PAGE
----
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  1. 1. nature reviews | urology aDvanCe OnLine PuBLiCatiOn | 1 reviews Department of Urology, University of iowa, iowa City, iA, UsA. Correspondence: University of iowa, Department of Urology, 200 Hawkins Drive, 3 rCP, iowa City, iA 52242‑1089, UsA christopher‑cooper@ Diagnosis and management of vesicoureteral reflux in children Christopher S. Cooper Abstract | Critical evaluation of previously accepted dogma regarding the evaluation and treatment of vesicoureteral reflux (vUr) has raised significant questions regarding all aspects of vUr management. whereas the standard of care previously consisted of antibiotic prophylaxis for any child with vUr, it is now unclear which children, if any, truly benefit from antibiotic prophylaxis. Operative intervention for vUr constitutes overtreatment in many children, yet there are limited data available to indicate which children benefit from vUr correction through decreased rates of adverse long‑term clinical sequelae. studies with longer follow‑up demonstrate decreased efficacy of endoscopic therapy that was previously hoped to approach the success of ureteroneocystostomy. Prospective studies might identify risk factors for pyelonephritis and renal scarring without antibiotic prophylaxis. Careful retrospective reviews of adults with a history of reflux might allow childhood risk factors for adverse sequelae to be characterized. Through analysis of multiple characteristics, better clinical management of vUr on an individualized basis will become the new standard of care. Cooper, C. s. Nat. Rev. Urol. advance online publication 11 August 2009; doi:10.1038/nrurol.2009.150 Introduction Over the last decade there has been increased recognition that many children with vesicoureteral reflux (vur) do not benefit from either diagnosis or treatment of their condition.1 the disease in these children is self-limiting and innocuous; however, a subset of children with vur will benefit from both diagnosis and treatment. Clarification of which children constitute this subset remains the greatest challenge to the advancement of vur management. this review presents an overview and update of key developments and controversies in the management of primary vur, including incidence, etiology, clinical fea- tures, the use of different imaging techniques in diagnosis and follow-up of vur, and treatment options. Background, incidence and etiology vur is the retrograde flow of urine from the bladder into the ureter. it occurs in approximately 1–3% of children and is associated with 7–17% of children diagnosed with end-stage renal disease worldwide.2–5 treatment of vur is aimed at preventing the sequelae of pyelonephritis, renal parenchymal injury, hypertension, and chronic renal insufficiency.aperiodof30–40yearscanpassbetweenthe first renal-scarring pyelonephritis and the development of hypertension or end-stage renal disease.6 if the challenge of identifying children that will benefit from diagnosis and treatment of vur is to be met, long-term follow-up of patients over the duration between the initial renal insult and the clinically apparent sequelae is essential. an estimated 30–40% of children under the age of 5 years who develop a urinary tract infection (uti) have vur.5,7 vur can be further categorized as either primary Competing interests The author, the Journal editor A. Hay and the CMe questions author declare no competing interests. Continuing Medical Education online This activity has been planned and implemented in accordance with the essential Areas and policies of the Accreditation Council for Continuing Medical education through the joint sponsorship of MedscapeCMe and Nature Publishing Group. MedscapeCMe is accredited by the Accreditation Council for Continuing Medical education (ACCMe) to provide continuing medical education for physicians. MedscapeCMe designates this educational activity for a maximum of 0.75 AMA PrA Category 1 CreditsTM . Physicians should only claim credit commensurate with the extent of their participation in the activity. All other clinicians completing this activity will be issued a certificate of participation. To participate in this journal CMe activity: (1) review the learning objectives and author disclosures; (2) study the education content; (3) take the post‑test and/or complete the evaluation at public/naturereviews; and (4) view/print certificate. learning objectives Upon completion of this activity, participants should be able to: 1 Describe the prevalence of vesicoureteral reflux (vUr) in the general pediatric population and in children with urinary tract infections. 2 Describe the grading system of the international reflux study for classification of vUr. 3 Describe the inheritance pattern of vUr and guidelines for its management. 4 Describe the efficacy of surgery for the management of vUr. 5 identify the most reliable tests for the diagnosis of vUr. © 2009 Macmillan Publishers Limited. All rights reserved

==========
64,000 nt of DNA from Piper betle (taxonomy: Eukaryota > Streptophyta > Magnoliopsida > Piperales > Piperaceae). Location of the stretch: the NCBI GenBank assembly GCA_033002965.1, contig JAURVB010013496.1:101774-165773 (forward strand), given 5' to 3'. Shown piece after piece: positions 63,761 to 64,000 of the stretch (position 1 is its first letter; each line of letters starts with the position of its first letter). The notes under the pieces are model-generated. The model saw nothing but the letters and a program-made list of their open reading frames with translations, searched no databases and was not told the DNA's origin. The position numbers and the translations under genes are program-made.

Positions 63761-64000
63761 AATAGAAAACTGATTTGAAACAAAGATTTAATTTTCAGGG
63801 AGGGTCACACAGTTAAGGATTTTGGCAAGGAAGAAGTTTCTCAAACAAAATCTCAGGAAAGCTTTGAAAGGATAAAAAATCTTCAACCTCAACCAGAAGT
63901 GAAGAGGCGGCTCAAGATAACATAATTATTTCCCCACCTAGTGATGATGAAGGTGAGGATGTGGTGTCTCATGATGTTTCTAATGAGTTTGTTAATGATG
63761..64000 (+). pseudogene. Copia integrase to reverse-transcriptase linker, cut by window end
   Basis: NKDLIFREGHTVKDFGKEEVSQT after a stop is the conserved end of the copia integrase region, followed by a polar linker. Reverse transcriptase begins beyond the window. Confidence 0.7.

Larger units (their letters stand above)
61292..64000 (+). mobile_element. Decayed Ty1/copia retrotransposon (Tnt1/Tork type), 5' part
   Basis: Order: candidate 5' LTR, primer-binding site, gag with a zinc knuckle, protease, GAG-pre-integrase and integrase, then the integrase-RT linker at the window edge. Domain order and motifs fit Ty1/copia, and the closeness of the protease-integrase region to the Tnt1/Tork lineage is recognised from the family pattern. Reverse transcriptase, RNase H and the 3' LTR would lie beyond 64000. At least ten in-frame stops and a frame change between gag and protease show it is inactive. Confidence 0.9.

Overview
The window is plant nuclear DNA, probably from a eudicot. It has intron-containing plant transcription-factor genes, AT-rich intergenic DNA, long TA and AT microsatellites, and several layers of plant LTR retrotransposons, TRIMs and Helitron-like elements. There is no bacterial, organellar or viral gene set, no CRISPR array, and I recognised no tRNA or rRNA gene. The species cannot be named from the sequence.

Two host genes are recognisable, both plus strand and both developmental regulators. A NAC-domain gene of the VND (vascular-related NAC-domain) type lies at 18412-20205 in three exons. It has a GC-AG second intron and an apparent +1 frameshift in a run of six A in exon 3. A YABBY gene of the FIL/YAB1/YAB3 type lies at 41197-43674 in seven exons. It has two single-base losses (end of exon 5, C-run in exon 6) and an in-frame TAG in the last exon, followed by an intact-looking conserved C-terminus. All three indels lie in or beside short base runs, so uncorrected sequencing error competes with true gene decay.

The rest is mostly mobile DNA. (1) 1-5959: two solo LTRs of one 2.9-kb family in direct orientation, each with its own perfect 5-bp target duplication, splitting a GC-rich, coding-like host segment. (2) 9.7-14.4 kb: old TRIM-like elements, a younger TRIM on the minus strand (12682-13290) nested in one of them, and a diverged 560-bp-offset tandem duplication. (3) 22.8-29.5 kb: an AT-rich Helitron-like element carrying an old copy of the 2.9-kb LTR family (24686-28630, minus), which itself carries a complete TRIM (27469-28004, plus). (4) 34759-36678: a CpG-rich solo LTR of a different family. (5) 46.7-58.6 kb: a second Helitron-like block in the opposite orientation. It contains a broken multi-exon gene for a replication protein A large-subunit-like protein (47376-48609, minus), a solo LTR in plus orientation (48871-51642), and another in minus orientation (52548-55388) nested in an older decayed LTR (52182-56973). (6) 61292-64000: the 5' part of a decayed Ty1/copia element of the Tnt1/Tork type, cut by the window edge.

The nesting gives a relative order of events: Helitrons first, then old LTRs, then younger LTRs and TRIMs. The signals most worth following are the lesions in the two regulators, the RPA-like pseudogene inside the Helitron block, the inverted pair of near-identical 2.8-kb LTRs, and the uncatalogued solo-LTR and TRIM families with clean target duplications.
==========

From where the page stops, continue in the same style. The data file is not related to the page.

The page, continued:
2. 2. 2 | aDvanCe OnLine PuBLiCatiOn reviews or secondary. Primary vur in children is frequently attributed to an abnormally short intravesical tunnel at the ureterovesical junction (Figure 1); the more severe the abnormality, the worse the vur.8 secondary vur occurs when reflux is induced by abnormally increased bladder pressures, such as those seen with urethral obstruction or neurogenic bladder dysfunction. the severity of vur has been most commonly reported using the classification of the international reflux study (Figure 2).9 this classification defines grade i as reflux into the ureter only, and grade ii as reflux into a non-dilated pyelocalyceal system. Grade iii vur demonstrates dilatation of the collecting system. Grade iv involves more-extensive dilation with blunting of the calyces and tortuosity of the ureter, and grade v vur is associated with massive dilation of the collecting system and severe tortuosity of the ureter. in general, the severity or grade of vur has been used as the main factor to determine the likelihood of sponta- neous reflux resolution and risk of renal injury. Higher grades of reflux are associated with decreased resolu- tion rates and increased prevalence of renal scars.10,11 in addition to grade, other factors have been shown to be Key points Many children with vesicoureteral reflux (vUr) do not benefit from either■ diagnosis or treatment of their condition Prospective studies have not demonstrated utility of antibiotic prophylaxis in■ preventing urinary tract infections in many children with vUr Prospective studies generally showed no difference in renal function or growth,■ progression or development of new scars, or urinary tract infections in those treated by operative intervention versus prophylactic antibiotics increasing grades of reflux and renal scars identify a higher risk group for■ subsequent renal damage and long‑term clinical sequelae Better definition of children likely to benefit from intervention remains the■ greatest challenge to the advancement of vUr management Management decisions are complex and require an individualized approach,■ taking into account numerous variables predictive of reflux resolution and/or the risk of renal injury. these factors include age, sex, laterality, bladder volume and pressure at the onset of reflux, presence of renal scars, presence of voiding dysfunction, and a history of uti.12–19 the importance of vur as a factor leading to renal injury due to infection was originally discovered in patients with spinal cord injuries. when vur was surgically corrected, patients had fewer problems with pyelonephritis and urosepsis.20 this association with renal injury or scarring secondary to vur is what led to its discovery as a primary factor in children developing pyelonephritis. subsequent studies demonstrated a lower rate of new scars developing in children with primary reflux compared to those with secondary reflux due to neurogenic bladders or voiding dysfunction.21,22 Children with voiding dysfunction or dysfunctional elimination not only have a higher incidence of break- through infections while on antibiotic prophylaxis, but also more renal scarring, a lower spontaneous resolu- tion rate, and a higher failure rate following anti-reflux surgery.23 as the chance of reflux resolution or renal injury with secondary reflux is dependent on the type and extent of bladder abnormality, it is now recognized that secondary vur is more appropriately prevented by improvements in the management of bladder dys- function. Discussion of the management of neurogenic or non-neurogenic bladder dysfunction is beyond the scope of this review, which focuses on primary vur. a strong inheritance pattern exists for primary vur. the chance of a sibling of a child with vur also having reflux is about 25%, and the offspring of affected indivi- duals have a 27–51% increased risk of having reflux.24 the utility of sibling screening for reflux is questionable; however, one study has noted that renal damage is more prevalent in screened siblings with vur and a history of uti compared to those without a history of uti.24 this finding is consistent with the known increased risk of renal scars developing in children with febrile utis who have reflux. it remains to be demonstrated that detection and management of vur in an asymptomatic screened sibling will result in significantly decreased adverse sequelae and, therefore, there is currently no consensus regarding the practice of asymptomatic sibling screening for vur. a lack of consensus also exists regarding the need to screen newborns with a history of low-grade prenatal hydronephrosis for vur. a study demonstrated that in childrenwithahistoryofprenatalhydronephrosiswhohad persistent grade ii hydronephrosis, identification of vur and use of prophylactic antibiotics significantly reduced the risk of febrile utis.25 reviewing similar data, others suggest that mass screening and treatment of asymptom- atic siblings of those with prenatal hydronephrosis pro- vides little, if any, benefit, and is not cost-effective.26,27 these controversies emphasize that appropriate clini- cal assessment and management of children with vur requiresthetreatingphysiciantodevelopanindividualized approach that considers multiple factors. a b x Figure 1 | Diagram of the bladder submucosal tunnel. a | Normal submucosal tunnel. Pressure in the lumen of the bladder increases as the bladder fills with urine, compressing the ureter within the bladder wall (arrows), stopping reflux (indicated by x). b | A short submucosal tunnel permits reflux as the section of ureter in the bladder wall is not long enough to be compressed by rising pressure in the filling bladder (arrows). © 2009 Macmillan Publishers Limited. All rights reserved